Weekly updates and essential insight into the NHS in the South West, by Will Hazell

What now for social enterprises in the South West?

In my last edition, I discussed the decision to select Virgin Care as preferred bidder for community services in Bath and north east Somerset.

The decision will have significant ramifications for Sirona Care and Health – the social enterprise that currently delivers much of the services and now stands to lose a great deal of its income.

However, Sirona isn’t the only social enterprise in the South West feeling the squeeze.

Last month, Swindon Clinical Commissioning Group and Swindon Borough Council announced that they had awarded adult community services to Great Western Hospitals Foundation Trust.

A good day for the trust but not for SEQOL, the social enterprise set up in 2011 to run the services as part of the Transforming Community Services programme, when primary care trusts were forced to divest their provider functions.

The decision has been on the cards for some time – SEQOL was given notice on the contract in February. The commissioners cited a changed policy landscape following the Five Year Forward View, as well as operational and financial concerns including a “very considerable overspend” on older people care packages.

Exactly what will happen to SEQOL now is unclear. The organisation has remained tight lipped about its future.

Sirona and SEQOL are very different organisations with very different challenges, but their experiences seem to reflect a wider fragility among the region’s social enterprises.

The South West has already lost one of its enterprises: Peninsula Community Health was forced to wind itself up earlier this year after it became clear it was financially unsustainable.

One regional source told me it was always going to be “marginal” whether the South West’s social enterprises would be able to survive, because their relatively small size meant any loss of work would leave them vulnerable.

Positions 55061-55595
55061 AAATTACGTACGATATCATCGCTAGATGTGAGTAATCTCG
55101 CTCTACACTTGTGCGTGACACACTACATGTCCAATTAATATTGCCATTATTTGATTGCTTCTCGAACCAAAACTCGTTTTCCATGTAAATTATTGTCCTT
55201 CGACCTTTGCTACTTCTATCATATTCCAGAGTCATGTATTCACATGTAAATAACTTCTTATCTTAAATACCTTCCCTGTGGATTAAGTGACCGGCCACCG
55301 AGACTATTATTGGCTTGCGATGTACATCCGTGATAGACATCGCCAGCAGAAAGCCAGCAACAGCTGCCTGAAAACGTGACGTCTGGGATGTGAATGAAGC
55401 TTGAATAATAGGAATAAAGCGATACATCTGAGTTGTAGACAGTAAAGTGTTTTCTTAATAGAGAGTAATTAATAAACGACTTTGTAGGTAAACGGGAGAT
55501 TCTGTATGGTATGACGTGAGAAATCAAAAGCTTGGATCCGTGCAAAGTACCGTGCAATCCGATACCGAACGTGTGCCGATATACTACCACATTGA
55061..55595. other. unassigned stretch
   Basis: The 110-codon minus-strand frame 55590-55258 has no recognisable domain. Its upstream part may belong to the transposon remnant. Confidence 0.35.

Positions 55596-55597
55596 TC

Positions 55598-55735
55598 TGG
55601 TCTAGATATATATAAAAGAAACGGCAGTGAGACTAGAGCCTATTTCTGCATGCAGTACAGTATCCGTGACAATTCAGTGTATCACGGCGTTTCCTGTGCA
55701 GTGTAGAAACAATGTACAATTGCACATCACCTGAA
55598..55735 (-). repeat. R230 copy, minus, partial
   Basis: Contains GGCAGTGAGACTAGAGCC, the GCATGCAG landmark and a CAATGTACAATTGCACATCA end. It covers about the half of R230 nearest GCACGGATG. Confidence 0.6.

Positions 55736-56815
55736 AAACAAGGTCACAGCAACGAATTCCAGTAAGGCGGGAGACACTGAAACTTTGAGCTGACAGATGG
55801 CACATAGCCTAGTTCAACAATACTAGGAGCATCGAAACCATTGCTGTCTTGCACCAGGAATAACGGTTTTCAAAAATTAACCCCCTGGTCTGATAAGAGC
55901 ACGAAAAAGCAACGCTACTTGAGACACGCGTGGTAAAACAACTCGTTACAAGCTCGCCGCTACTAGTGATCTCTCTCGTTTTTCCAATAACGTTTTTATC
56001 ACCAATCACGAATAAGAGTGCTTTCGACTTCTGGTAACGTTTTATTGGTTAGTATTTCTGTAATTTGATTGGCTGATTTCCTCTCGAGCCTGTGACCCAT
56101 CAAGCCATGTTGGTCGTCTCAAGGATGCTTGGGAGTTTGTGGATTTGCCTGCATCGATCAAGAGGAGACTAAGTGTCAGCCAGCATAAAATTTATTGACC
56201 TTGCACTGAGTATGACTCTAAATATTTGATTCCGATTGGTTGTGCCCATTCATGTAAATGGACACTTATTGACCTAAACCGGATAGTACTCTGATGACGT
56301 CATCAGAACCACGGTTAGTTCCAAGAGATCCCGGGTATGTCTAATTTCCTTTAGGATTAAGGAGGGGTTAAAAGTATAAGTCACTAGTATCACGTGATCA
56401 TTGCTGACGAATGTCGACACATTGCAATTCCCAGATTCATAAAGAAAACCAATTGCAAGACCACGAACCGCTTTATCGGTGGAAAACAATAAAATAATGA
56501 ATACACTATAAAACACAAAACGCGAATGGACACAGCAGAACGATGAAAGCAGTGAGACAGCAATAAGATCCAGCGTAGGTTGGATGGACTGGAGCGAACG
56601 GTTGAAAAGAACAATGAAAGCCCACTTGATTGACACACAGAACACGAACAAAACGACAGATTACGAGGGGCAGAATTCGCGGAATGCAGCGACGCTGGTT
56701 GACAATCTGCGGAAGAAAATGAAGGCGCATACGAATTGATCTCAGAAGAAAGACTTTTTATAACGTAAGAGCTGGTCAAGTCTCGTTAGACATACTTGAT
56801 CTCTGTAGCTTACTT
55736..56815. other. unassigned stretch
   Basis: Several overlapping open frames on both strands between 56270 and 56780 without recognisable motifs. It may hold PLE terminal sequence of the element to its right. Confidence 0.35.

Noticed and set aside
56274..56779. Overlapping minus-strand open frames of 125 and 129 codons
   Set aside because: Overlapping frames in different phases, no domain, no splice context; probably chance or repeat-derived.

Market exit isn’t always a bad thing – in “real” business, failures, mergers and acquisitions are the way of the world.

Unfortunately, what’s different in the NHS is that new community interest companies aren’t really coming through.

With the wave of organisations created in 2011, the South West was a pioneer of the NHS social enterprise model.

In 2016, one of those organisations has already bitten the dust.

Unless there’s another big change in policy direction, one wonders how many of the class of 2011 will still be standing in another five years?

Katrina Percy questions continue

Last month Katrina Percy stepped down from her post as the chief executive of troubled Southern Health Foundation Trust – and stepped into a new role at the trust with the same salary.

HSJ suggested the trust was “very naïve” if it thought the move would put to an end questions about the leadership of the organisation.

That scepticism appears to have been vindicated. The trust has come under renewed media fire after Tim Smart, the interim chair, disclosed in a BBC interview that – to no real surprise – the new job did not previously exist, it was not advertised so others could apply, and Ms Percy was the only candidate.

Deep South

Deep South is HSJ’s email briefing on the NHS in the South West of England.

It takes an in-depth weekly look at a region which is one of the NHS’s most innovative, but also one of its most turbulent. The patch includes the cities of Bristol and Bath, through Wessex and Dorset, and all the way down the peninsular to Lizard Point.

Please get in touch with any suggestions about what you’d like to see covered and any story tips: will.hazell@emap.com